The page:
Dye‐Coupling in the neostriatum of the rat: I. Modulation by dopamine‐depleting lesions

Dye‐Coupling in the neostriatum of the rat: I. Modulation by dopamine‐depleting lesions Evidence from experiments performed in turtle and fish retina suggests that dopamine (DA) modulates the permeability of gap junctions. The present experiment was aimed at determining if DA has a similar role in the mammalian neostriatum. Adults rats received one of four treatments: Unilateral electrolytic substantia nigra lesions, unilateral injection of 6‐hydroxydopamine (6‐OHDA) into the substantia nigra, unilateral neocortical aspiration, or no treatment. After 3–5 weeks, neostriata from both sides of the brain were prepared for in vitro intracellular recordings. Recorded neurons (N α 150) were filled with Lucifer Yellow (LY), a low molecular weight dye that crosses gap junctions. In animals with electrolytic nigral lesions, dye‐coupling in the ipsilateral neostriatum occurred after 38% of the intracellular injections. After 6‐OHDA lesions, 19% of the injections produced dye‐coupling in the ipsilateral neostriatum. This difference may have been accounted for by the fact that electrolytic lesions produced a greater degree of DA loss than 6‐OHDA injections. Both of these percentages contrast with the very small percentage of dye‐coupling found in intact animals or in animals with neocortical lesions. Dye‐coupling occurred only between medium‐sized spiny cells. No morphological differences between dye‐coupled and non‐dye‐coupled cells were observed with light microscopy. Overall, passive and active electrophysiological properties of dye‐coupled and single neurons were similar. The results suggest that DA may function in the neostriatum to control permeability of gap junctions. http://www.deepdyve.com/assets/images/DeepDyve-Logo-lg.png Synapse Wiley

Dye‐Coupling in the neostriatum of the rat: I. Modulation by dopamine‐depleting lesions

Loading next page...
 
/lp/wiley/dye-coupling-in-the-neostriatum-of-the-rat-i-modulation-by-dopamine-0FApJJcnpD
Publisher
Wiley
Copyright
Copyright © 1989 Alan R. Liss, Inc.
ISSN
0887-4476
eISSN
1098-2396
D.O.I.
10.1002/syn.890040308
Publisher site
See Article on Publisher Site

Abstract

Evidence from experiments performed in turtle and fish retina suggests that dopamine (DA) modulates the permeability of gap junctions. The present experiment was aimed at determining if DA has a similar role in the mammalian neostriatum. Adults rats received one of four treatments: Unilateral electrolytic substantia nigra lesions, unilateral injection of 6‐hydroxydopamine (6‐OHDA) into the substantia nigra, unilateral neocortical aspiration, or no treatment. After 3–5 weeks, neostriata from both sides of the brain were prepared for in vitro intracellular recordings. Recorded neurons (N α 150) were filled with Lucifer Yellow (LY), a low molecular weight dye that crosses gap junctions. In animals with electrolytic nigral lesions, dye‐coupling in the ipsilateral neostriatum occurred after 38% of the intracellular injections. After 6‐OHDA lesions, 19% of the injections produced dye‐coupling in the ipsilateral neostriatum. This difference may have been accounted for by the fact that electrolytic lesions produced a greater degree of DA loss than 6‐OHDA injections. Both of these percentages contrast with the very small percentage of dye‐coupling found in intact animals or in animals with neocortical lesions. Dye‐coupling occurred only between medium‐sized spiny cells. No morphological differences between dye‐coupled and non‐dye‐coupled cells were observed with light microscopy. Overall, passive and active electrophysiological properties of dye‐coupled and single neurons were similar. The results suggest that DA may function in the neostriatum to control permeability of gap junctions.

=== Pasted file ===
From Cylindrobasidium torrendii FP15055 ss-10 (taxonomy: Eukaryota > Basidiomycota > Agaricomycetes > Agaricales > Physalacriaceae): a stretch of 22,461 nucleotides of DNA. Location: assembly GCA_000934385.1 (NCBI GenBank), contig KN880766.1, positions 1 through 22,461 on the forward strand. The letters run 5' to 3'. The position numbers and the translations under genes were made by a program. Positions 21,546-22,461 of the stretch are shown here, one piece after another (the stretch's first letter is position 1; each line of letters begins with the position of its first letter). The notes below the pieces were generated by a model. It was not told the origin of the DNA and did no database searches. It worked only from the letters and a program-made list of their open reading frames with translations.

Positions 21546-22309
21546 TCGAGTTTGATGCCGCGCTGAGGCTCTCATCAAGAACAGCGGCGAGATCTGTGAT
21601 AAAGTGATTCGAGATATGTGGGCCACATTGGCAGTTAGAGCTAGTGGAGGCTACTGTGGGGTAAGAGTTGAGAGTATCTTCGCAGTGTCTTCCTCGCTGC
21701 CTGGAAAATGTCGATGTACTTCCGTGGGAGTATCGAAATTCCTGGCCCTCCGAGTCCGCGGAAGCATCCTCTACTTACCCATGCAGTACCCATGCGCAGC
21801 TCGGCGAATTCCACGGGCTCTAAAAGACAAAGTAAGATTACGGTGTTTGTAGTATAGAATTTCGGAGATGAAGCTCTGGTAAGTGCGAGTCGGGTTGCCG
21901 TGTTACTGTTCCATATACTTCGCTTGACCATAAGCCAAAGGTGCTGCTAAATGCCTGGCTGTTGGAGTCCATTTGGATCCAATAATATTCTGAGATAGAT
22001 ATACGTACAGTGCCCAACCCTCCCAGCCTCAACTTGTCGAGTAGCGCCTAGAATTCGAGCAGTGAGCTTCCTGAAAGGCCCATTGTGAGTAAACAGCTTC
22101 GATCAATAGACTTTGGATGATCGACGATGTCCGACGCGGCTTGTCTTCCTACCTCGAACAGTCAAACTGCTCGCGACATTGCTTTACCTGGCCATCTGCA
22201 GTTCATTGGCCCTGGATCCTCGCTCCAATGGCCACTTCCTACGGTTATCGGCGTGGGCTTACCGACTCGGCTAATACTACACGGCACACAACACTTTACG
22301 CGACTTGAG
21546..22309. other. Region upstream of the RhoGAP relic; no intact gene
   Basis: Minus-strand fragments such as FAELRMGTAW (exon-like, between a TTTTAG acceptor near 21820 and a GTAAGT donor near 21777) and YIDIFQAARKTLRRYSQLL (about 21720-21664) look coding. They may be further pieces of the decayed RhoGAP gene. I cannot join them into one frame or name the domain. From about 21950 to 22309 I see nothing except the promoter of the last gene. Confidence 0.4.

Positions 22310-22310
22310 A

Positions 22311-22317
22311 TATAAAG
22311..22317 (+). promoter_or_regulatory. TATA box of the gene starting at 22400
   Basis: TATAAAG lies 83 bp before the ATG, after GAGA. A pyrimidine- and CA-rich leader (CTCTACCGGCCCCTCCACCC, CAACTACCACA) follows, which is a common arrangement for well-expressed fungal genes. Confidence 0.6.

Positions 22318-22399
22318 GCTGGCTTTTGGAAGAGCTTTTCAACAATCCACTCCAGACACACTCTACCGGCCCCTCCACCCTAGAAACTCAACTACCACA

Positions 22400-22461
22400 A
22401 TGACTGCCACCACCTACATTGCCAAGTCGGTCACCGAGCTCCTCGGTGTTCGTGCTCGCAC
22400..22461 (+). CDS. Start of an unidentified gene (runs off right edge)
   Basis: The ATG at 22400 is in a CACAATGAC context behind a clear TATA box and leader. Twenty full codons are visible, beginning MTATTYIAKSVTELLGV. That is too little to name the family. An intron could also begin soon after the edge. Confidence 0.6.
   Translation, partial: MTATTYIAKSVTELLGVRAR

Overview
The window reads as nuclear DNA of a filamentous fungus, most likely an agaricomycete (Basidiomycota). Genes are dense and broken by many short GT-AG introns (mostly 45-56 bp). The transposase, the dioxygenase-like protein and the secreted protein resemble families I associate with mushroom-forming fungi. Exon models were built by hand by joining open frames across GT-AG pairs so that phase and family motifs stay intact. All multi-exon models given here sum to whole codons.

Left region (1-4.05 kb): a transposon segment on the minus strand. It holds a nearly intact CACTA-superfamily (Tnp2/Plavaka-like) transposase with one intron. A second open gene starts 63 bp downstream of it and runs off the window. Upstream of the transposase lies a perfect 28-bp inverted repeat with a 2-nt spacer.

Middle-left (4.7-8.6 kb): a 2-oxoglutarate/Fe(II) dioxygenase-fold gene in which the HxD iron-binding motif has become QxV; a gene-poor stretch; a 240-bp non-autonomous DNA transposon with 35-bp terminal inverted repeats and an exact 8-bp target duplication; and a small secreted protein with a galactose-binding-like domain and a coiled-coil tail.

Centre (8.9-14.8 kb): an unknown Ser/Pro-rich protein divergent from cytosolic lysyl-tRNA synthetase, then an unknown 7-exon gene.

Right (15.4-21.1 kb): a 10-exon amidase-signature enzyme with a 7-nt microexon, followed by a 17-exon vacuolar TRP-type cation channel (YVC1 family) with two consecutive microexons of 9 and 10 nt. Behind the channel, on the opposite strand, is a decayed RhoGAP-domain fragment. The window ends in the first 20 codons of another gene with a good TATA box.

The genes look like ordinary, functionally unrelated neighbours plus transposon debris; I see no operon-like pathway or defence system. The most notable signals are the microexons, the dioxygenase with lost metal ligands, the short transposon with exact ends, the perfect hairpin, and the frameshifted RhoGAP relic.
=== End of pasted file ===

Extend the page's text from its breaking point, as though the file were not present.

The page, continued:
Journal

SynapseWiley

Published: Jan 1, 1989

References

  • Electrotonic coupling between neurons in the rat mesencephalic nucleus
    Baker, Baker; Llinás, Llinás
  • Dye‐coupling in the neostriatum of the rat: II. Decreased coupling between neurons during development
    Walsh, Walsh; Cepeda, Cepeda; Hull, Hull; Fisher, Fisher; Levine, Levine; Buchwald, Buchwald

You’re reading a free preview. Subscribe to read the entire article.


DeepDyve is your
personal research library

It’s your single place to instantly
discover and read the research
that matters to you.

Enjoy affordable access to
over 18 million articles from more than
15,000 peer-reviewed journals.

All for just $49/month

Explore the DeepDyve Library

Search

Query the DeepDyve database, plus search all of PubMed and Google Scholar seamlessly

Organize

Save any article or search result from DeepDyve, PubMed, and Google Scholar... all in one place.

Access

Get unlimited, online access to over 18 million full-text articles from more than 15,000 scientific journals.

Your journals are on DeepDyve

Read from thousands of the leading scholarly journals from SpringerNature, Elsevier, Wiley-Blackwell, Oxford University Press and more.

All the latest content is available, no embargo periods.

See the journals in your area

DeepDyve

Freelancer

DeepDyve

Pro

Price

FREE

$49/month
$360/year

Save searches from
Google Scholar,
PubMed

Create folders to
organize your research

Export folders, citations

Read DeepDyve articles

Abstract access only

Unlimited access to over
18 million full-text articles

Print

20 pages / month

PDF Discount

20% off